Most recently, Dove's production of Claire Van Kampen's play, Farinelli and the King, featuring Mark Rylance as King Philippe V of Spain, transferred from Shakespeare's Globe to the West End. The show also features Melody Grove, the Glasgow-trained actress who appeared in Dove's Lyceum production of Of Mice and Men.
For The Crucible, Dove has gathered a cast of twenty to play out Salem's community in crisis. Again, he makes clear the parallels with the sort of contemporary unrest which has seen the most vulnerable people in society demonised.
“I believe that it's important for the doctors and the nurses and the teachers to stand up,” he says, “but once they stand up, I think it's inevitable that a lot of flaws become clear in a way they didn't when people were sitting down, and that's the point that The Crucible begins. What interests Miller is that people will turn on each other if they're put under a spotlight, out of fear, out of loss, out of not having a map, or out of clinging too hard to a belief.
“That's the point that Miller engages with this small town in 1690. If you're doing a play about a democracy that isn't working, which is what The Crucible is, I wouldn't touch it if it wasn't putting first and foremost the soul and humanity of individuals to the fore. The heart of that is having faith and trust in humanity.”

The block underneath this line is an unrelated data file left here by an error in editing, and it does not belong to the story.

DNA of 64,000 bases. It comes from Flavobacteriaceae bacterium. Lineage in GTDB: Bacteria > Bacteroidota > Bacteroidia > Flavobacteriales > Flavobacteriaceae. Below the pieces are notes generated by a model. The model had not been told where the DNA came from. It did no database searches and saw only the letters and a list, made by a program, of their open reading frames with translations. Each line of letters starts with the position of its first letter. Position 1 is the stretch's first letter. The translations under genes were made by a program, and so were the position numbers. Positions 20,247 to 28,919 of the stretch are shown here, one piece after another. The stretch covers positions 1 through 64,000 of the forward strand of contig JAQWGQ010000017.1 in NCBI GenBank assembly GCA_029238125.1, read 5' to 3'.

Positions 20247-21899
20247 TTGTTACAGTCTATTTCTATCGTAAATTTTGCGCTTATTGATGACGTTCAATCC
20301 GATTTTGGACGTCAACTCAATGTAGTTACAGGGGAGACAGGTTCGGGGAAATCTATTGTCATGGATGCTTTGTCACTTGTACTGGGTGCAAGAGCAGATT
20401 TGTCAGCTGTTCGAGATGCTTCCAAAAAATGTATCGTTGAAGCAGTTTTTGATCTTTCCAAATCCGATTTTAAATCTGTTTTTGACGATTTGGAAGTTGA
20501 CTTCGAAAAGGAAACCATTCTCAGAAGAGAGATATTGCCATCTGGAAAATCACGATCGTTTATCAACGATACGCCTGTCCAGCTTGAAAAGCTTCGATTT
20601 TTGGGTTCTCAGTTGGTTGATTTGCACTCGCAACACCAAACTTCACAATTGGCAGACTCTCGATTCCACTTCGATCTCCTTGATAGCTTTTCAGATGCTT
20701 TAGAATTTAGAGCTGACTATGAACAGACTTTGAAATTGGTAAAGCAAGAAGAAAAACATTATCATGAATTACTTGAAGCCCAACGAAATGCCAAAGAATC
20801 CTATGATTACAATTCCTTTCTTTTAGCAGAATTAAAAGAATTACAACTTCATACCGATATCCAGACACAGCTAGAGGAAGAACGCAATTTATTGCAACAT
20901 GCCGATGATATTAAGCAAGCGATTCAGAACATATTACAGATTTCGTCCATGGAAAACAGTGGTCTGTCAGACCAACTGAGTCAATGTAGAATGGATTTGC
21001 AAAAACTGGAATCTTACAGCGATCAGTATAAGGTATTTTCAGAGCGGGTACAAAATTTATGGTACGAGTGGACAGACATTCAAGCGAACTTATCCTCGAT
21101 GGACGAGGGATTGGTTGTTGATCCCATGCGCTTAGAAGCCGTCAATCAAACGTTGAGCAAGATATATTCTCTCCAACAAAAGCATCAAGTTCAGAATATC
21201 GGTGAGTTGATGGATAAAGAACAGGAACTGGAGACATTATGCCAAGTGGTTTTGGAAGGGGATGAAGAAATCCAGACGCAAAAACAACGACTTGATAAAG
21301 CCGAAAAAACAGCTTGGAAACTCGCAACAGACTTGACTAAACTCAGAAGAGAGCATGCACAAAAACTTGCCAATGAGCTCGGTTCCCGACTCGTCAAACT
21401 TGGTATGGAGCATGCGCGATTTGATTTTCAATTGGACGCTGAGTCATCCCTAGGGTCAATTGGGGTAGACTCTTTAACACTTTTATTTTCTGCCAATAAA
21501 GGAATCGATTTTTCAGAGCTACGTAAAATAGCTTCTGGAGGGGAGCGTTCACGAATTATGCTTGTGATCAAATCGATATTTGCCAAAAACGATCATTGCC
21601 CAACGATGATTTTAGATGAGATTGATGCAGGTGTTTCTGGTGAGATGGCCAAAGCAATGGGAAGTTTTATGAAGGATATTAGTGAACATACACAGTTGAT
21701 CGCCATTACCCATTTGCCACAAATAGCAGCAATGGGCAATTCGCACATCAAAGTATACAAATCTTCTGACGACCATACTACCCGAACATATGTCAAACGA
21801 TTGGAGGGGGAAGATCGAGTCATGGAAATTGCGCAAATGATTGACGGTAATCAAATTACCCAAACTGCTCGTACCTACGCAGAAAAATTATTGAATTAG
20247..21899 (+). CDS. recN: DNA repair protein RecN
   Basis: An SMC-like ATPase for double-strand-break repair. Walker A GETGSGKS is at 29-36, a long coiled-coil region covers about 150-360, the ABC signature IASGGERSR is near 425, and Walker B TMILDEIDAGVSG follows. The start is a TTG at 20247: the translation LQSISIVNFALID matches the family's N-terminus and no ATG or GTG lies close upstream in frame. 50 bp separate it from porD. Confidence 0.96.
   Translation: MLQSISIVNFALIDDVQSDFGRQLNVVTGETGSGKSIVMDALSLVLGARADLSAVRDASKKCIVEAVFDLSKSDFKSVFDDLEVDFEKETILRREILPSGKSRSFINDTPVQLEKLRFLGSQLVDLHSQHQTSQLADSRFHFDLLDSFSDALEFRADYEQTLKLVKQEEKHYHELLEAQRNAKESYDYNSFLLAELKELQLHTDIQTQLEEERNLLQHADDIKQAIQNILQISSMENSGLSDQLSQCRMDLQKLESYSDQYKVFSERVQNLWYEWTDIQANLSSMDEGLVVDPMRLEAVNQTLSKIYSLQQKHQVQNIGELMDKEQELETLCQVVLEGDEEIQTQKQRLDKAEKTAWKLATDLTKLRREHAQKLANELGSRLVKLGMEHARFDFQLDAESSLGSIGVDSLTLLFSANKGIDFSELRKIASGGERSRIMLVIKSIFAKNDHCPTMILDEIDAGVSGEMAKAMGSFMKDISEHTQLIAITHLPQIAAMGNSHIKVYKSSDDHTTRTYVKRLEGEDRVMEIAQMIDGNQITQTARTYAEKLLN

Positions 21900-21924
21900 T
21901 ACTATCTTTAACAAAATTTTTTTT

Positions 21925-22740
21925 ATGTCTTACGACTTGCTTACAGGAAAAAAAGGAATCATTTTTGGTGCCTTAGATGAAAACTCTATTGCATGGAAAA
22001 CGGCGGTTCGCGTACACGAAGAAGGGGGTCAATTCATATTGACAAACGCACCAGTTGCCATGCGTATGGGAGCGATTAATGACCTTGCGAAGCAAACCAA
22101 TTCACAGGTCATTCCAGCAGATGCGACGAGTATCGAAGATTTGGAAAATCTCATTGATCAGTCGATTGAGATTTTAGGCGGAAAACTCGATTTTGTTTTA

Dove met Miller once, back when Dove was associate director of Hampstead Theatre when a production of one of Miller's plays was being done there. Dove remembers the writer as “a big man, a big bear, very alive mentally, and warm, so you could see how it came to pass that he would write these things. I think they're treasures, and we should look after them.”
It was while he was at Hampstead too that Dove first connected with the Royal Lyceum's outgoing artistic director, Mark Thomson, who was then a young assistant director. When Thomson began his tenure at the Royal Lyceum some years later, he wrote to Dove, inviting him to direct Death of A Salesman. This set in motion what Dove now regards as a body of work which The Crucible will complete.
With writer David Greig shortly to succeed Mark Thomson as Royal Lyceum artistic director, when Dove will return to Edinburgh remains to be seen. As a freelance director in demand, he's currently booked up until the end of 2017. There are plans too for a new company, formed in association with Brenton and others to present work in environments outwith regular theatres.
“I'll still do the big plays,” Dove says, “but telling a story beside a hospital bed can matter just as much. That ties in with what Arthur was saying as well, in The Crucible and in all of his plays. He'll shine a spotlight on somebody who would be passed by unless you wrote a play about them. He was always trying to give strength to the janitor, and not the king.”
The Crucible, Royal Lyceum Theatre, Edinburgh, February 18-March 19.www.lyceum.org.uk
The Herald, February 2nd 2016